Judge Andrew Napolitano weighs in gun free zones at military bases

Napolitano has an interesting discussion about how when he was in the army all the officers wore their sidearms with them on the army base.  More importantly, he discusses the impact of trying to change the military into a regular workplace has on the safety of those in the military.  The video is available here.

Statements regarding those at the Navy Yard who wish that they were able to protect themselves.
Here is a father of a Marine who was stationed at the DC Navy Yard who was discussing statements from his son.

Here is a statement of a concealed carry permit holder who wished that she could have had her permitted concealed handgun with her.
Although she emerged unscathed, Pat said she would have felt safer if she had been permitted to carry her own gun to work. ‘I’m a gun owner, and so is my husband,’ Pat said, ‘but I work in D.C. so I can’t carry a weapon. Now I wish they would let us do it anyway. I felt like a fool walking around unarmed after shots were fired.’ . . . 
UPDATE:  The ban on carrying at military bases policy might have been in effect prior to the Clinton administration.
The Blaze has information here that the policy for military personnel not having guns actually goes back to the very end of the George H.W. Bush administration. 
The question of why military members aren’t armed on base garnered attention back in November 2009 when Army Maj. Nidal Hasan opened fire at Ft. Hood and killed 13 people. He was sentenced to death on August 28. Now, nearly four years later, many are asking the same question. 
So what’s the answer? It appears this “gun-free zone” type policy can actually be traced back to Department of Defense (DoD) Directive 5210.56, signed into effect in February 1992 by Donald J. Atwood, deputy secretary of defense under President George H.W. Bush. . . .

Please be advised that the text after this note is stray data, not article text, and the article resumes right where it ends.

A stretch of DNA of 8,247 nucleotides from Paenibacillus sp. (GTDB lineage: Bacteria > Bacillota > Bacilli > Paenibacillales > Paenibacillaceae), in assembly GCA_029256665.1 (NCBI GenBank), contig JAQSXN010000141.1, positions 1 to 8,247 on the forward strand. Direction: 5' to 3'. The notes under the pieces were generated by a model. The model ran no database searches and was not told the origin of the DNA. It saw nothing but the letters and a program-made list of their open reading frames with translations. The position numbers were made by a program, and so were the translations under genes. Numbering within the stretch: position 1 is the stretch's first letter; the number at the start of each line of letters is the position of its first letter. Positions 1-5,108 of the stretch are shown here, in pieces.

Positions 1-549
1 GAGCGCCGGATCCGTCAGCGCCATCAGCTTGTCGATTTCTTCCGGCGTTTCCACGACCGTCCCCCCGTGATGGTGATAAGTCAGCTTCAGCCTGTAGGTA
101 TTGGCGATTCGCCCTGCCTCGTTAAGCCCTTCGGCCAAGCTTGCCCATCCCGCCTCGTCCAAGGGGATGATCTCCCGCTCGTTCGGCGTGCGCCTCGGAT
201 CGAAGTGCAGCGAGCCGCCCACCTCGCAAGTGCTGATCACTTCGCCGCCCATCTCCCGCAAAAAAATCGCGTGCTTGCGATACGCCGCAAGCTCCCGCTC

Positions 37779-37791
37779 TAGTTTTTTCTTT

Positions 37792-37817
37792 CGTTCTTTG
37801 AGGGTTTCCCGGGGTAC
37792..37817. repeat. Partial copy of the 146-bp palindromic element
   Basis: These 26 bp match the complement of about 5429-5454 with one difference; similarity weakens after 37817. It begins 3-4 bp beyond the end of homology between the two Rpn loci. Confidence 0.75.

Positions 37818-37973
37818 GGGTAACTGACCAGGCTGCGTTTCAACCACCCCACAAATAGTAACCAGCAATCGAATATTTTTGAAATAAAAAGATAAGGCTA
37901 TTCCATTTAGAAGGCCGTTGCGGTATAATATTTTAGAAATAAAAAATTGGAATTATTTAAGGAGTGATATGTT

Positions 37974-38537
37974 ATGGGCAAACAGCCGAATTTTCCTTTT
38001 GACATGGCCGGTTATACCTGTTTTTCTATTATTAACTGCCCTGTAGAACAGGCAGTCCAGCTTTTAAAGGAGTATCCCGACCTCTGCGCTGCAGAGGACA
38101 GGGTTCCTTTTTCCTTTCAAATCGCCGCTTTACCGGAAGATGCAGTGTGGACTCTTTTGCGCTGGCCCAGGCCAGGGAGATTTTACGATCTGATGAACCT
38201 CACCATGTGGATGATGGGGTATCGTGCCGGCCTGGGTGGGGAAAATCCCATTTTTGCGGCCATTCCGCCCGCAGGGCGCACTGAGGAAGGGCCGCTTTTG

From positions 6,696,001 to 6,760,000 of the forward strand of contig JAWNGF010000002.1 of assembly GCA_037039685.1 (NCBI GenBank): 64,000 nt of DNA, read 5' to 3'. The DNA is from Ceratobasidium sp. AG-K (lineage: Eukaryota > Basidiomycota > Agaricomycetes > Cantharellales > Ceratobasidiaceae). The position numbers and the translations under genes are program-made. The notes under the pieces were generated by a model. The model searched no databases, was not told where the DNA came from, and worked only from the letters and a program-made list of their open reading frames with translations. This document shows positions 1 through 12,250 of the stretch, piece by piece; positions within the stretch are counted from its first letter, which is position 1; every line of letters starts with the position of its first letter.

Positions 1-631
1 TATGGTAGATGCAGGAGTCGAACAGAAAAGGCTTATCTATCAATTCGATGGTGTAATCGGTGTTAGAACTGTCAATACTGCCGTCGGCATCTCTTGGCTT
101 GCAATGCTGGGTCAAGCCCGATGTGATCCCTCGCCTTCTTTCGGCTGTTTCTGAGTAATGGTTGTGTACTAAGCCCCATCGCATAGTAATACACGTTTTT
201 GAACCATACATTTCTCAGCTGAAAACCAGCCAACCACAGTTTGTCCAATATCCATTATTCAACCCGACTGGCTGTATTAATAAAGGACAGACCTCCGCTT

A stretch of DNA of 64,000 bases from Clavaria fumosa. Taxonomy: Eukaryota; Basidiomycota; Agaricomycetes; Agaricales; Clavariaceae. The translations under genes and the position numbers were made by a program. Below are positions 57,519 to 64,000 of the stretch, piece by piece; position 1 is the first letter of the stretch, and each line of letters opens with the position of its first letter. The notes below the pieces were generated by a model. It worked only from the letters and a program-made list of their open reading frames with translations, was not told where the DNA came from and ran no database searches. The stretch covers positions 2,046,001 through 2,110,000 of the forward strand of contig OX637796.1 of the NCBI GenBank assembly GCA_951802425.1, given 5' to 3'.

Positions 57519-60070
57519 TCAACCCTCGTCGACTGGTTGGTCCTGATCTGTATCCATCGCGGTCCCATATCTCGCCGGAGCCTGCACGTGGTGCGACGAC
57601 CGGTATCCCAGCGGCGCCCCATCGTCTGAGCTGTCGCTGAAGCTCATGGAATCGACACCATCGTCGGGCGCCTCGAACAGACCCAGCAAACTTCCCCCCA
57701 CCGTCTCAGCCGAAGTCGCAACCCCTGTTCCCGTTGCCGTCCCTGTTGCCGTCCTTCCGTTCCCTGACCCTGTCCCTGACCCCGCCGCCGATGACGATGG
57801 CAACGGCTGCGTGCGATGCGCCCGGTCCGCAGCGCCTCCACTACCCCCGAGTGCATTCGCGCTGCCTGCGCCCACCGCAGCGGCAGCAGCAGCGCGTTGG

It looks like the Clinton administration may have simply reissued these orders in March 1993



Blogger Unknown said...

I was an MP in the Marine Corps from 1993-2000. The only people armed on the base are the Military Police and Armorers during their working hours. I always thought this was downright goofy. I might could see junior enlisted not being allowed to be armed but if we allowed, or preferably encouraged, properly trained NCOs/Petty Officers and Officers to carry our bases would be the safest places in the country. Instead they are potential targets of mass shootings.

9/21/2013 4:55 AM  
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11/20/2013 7:45 AM  
Blogger OTAP said...

I'd like to hear from more service members on this issue.

I've been in both the active Navy AND Army, as well as the National Guard and I can tell you there is an institutional-cultural issue at play here.

When In the Navy (as a submariner), WE - the crew of the sub, did not trust anyone else to guard, defend and protect the sub while in port (whether at home or abroad). To us, that whole black tube of doom was a classified "asset vital to the national security of the United States of America" and we guarded it ourselves, at ALL times, with loaded guns. We were thoroughly trained on the use of deadly force, and I'm confident that if something similar to Ft. Hood were to happen on or near the sub, it would be brought to a swift conclusion.